Yet it was remarkable how familiar this grassland felt. The plants fell into a familiar pattern. The assemblage of orchids, lilies, legumes, tussock grasses and colourful wildflowers in this alpine meadow had the ambiance of a southern Australian grassland in September.
Though the abrupt snow draped mountain peaks in the background was a spectacular reminder that Abruzzo's climate and topography couldn't have been more different.
Wildflowers and grazing
Interestingly this diverse grassland has been maintained by regular grazing for millennia. Since Roman times shepherds have grazed sheep on the mountain pastures of Abruzzo. This practice reached a peak in the 1500's when an estimated 3,000,000 sheep in small flocks roamed the mountain grasslands growing fat on the green summer pick. Mutton, wool and sheep's milk products brought wealth to the mountain communities as well as the Medici dynasty in Florence.
An important part of the grazing calender was the annual practice of Transumanza. This involved herding the huge population of sheep as well as cattle from the mountains of Abruzzo to the lowlands of Puglia in the south, to avoid the severe winter cold in Abruzzo.
The demand for Abruzzo wool collapsed in the late 1800's when cheaper Australian Merino wool started flooding the textile markets. With the backbone of the economy crumbling, people left the region, emptying the towns. Abruzzo entered a dark period when the beautiful medieval towns became almost deserted, the buildings crumbling and in need of repair.
Though mutton and pecorino cheese remain important foods today, the region now supports only 450,000 sheep, a number of cattle and small herds of wild mountain ponies. These animals are strategically grazed on the grasslands of the National Parks, a strategy that is maintaining the plant diversity. For example orchid expert Michael Waller recorded over thirty orchid species during his week in Abruzzo at the end of May.
It is this pristine natural environment that is sparking a revival. Tourists who want to escape the busy tourist areas of Italy are finding history and nature in Abruzzo without the crowds. The old buildings are being restored and a new ecotourism industry is emerging.
Here is a taste of the wildflowers of Abruzzo presented as a colourful collage of flowers and landscapes.
Orchids click on image to enlarge
Wildflowers click on image to enlarge
Landscapes click on image to enlarge
If you feel like vegging out with a light, educational, natural history mystery. Click here - 'Seeds' the monthly chronicle>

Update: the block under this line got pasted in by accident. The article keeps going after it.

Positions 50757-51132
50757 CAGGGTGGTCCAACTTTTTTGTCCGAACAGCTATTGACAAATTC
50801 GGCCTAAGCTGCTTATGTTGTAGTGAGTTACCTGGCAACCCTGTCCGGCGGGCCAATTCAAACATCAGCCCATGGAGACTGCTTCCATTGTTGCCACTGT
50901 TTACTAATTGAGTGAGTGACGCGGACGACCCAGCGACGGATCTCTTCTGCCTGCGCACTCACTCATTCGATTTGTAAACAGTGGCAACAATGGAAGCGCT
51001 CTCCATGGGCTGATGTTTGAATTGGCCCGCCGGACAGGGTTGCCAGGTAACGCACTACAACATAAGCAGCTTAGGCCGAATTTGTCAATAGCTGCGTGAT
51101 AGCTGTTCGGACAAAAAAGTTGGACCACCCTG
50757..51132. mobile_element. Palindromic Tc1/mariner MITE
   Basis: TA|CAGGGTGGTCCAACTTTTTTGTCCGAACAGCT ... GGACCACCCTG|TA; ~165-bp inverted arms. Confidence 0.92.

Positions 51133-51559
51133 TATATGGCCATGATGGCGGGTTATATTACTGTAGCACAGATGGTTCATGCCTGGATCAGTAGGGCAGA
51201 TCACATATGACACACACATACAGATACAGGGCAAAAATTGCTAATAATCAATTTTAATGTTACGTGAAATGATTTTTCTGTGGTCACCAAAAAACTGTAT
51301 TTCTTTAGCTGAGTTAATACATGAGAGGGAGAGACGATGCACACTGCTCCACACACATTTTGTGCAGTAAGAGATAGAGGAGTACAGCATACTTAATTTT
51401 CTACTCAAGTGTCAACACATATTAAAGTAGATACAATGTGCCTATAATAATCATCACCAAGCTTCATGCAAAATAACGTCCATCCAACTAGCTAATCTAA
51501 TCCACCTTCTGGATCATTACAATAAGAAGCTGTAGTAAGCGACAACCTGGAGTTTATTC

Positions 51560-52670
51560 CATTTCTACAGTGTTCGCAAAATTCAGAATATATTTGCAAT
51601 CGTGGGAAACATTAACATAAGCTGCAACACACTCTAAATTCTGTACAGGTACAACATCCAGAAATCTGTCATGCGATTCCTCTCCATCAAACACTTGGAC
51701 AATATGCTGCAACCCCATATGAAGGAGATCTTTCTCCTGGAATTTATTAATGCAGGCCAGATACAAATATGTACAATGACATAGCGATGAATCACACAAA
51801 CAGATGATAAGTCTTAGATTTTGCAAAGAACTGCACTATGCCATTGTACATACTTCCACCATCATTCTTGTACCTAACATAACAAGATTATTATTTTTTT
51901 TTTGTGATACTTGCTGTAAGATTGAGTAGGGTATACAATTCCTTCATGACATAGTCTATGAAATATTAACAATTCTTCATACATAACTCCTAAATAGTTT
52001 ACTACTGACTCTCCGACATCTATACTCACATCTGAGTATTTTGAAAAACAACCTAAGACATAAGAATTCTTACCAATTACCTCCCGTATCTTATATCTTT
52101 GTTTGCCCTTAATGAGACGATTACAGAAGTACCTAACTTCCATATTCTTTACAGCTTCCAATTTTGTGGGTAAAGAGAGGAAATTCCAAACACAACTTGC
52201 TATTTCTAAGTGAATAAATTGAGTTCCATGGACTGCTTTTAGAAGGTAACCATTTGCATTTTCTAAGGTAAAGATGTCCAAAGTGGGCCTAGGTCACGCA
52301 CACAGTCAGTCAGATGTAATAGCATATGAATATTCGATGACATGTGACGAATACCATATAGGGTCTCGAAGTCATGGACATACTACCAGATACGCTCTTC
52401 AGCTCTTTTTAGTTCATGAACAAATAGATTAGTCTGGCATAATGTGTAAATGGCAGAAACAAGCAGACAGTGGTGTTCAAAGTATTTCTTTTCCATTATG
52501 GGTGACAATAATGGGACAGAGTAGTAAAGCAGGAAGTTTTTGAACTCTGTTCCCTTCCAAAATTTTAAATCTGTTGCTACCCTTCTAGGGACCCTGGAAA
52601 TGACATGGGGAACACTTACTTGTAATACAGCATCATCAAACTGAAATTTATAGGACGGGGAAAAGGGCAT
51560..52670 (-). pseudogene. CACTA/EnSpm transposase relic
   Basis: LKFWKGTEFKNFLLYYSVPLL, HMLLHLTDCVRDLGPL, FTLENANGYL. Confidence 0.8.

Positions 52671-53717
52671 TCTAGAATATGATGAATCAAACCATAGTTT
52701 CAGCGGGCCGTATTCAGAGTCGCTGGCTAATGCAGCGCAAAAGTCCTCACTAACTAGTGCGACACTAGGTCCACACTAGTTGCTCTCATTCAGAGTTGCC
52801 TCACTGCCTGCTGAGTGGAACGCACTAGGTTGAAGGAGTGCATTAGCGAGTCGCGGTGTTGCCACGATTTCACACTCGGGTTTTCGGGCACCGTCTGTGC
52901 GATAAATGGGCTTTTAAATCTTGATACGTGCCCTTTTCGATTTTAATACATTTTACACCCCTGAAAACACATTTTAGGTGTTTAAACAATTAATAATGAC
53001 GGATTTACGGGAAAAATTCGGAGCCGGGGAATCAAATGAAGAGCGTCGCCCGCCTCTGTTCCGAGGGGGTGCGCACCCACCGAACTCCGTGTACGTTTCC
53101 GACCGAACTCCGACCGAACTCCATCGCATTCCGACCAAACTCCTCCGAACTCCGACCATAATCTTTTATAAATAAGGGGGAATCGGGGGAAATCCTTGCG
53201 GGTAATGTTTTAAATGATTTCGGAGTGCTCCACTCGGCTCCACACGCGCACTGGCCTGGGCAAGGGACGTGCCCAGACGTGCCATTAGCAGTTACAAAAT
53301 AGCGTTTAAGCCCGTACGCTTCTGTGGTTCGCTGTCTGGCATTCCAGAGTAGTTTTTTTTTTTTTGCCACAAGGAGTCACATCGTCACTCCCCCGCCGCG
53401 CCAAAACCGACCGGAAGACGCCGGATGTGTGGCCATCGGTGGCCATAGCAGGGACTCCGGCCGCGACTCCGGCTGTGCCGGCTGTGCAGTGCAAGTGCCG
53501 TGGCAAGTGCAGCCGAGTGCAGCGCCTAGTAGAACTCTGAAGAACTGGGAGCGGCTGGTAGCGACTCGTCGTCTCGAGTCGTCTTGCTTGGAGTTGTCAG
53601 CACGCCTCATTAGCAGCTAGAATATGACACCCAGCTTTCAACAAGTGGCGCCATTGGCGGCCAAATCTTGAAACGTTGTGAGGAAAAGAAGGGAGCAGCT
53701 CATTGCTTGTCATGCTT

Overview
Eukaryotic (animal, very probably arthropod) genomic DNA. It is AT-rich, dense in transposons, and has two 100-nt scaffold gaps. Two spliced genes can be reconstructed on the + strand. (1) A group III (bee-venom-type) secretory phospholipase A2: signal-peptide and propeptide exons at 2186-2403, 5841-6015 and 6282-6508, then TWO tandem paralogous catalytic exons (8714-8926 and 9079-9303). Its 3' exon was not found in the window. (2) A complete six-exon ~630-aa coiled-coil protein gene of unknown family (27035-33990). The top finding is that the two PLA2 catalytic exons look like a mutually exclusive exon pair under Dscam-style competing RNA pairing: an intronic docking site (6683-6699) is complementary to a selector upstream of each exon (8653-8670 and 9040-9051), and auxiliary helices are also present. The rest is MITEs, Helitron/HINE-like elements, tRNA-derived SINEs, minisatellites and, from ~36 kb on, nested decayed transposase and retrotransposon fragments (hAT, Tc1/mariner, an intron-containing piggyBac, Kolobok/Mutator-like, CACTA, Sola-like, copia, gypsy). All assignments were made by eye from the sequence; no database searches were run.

John is an Honorary Fellow with the University of Melbourne.
He was a lecturer in plant production and seed technology at the University’s Burnley campus for 25 years prior to his retirement.
His involvement with native grassland conservation focused initially on cultivation and seed production systems for grassland forbs and later on the reconstruction and management of diverse native grassland communities for both ecological and horticultural applications.
Over the past few months, Steve has introduced the native grasslands and grassy woodlands of temperate Australia; what we know of their management and why we are losing the battle to save them – a compelling story in four Blogs. I have the privilege of adding my own contribution to this discussion.
Last month I wrote about the on-going, incremental loss of native grassland on our public roadsides, but also of the recent progress in restoring these communities, primarily by direct sowing.
This month, I’d like to explore the value of restoration for conserving these critically endangered communities and how a small community in south-western Victoria is approaching this issue. I will argue that local community action is an achievable method for kick-starting the replacement of large tracts of exotic, high biomass, summer-dry roadside vegetation with lower biomass native grassland communities, dominated eventually, in most instances, by summer-growing Kangaroo Grass.
The many benefits of roadside grassland reserves
There are numerous reasons why rural roadsides are potentially very valuable for long-term native grassland conservation, and simultaneously, why remnant and restored native grasslands are so well suited to our roadsides.
Coming to a roadside near you?
A case study in community action.
Woorndoo is a small agricultural community in south-western Victoria. Along with its surrounding districts, its road reserves and public lands (Woorndoo Common, Woorndoo Cemetery) support some of the richest remnants of critically-endangered natural temperate grasslands and grassy woodlands. However, these precious remnants are under constant threat and incremental damage from road and roadside works, and the ingress into disturbed areas by competitive exotic species.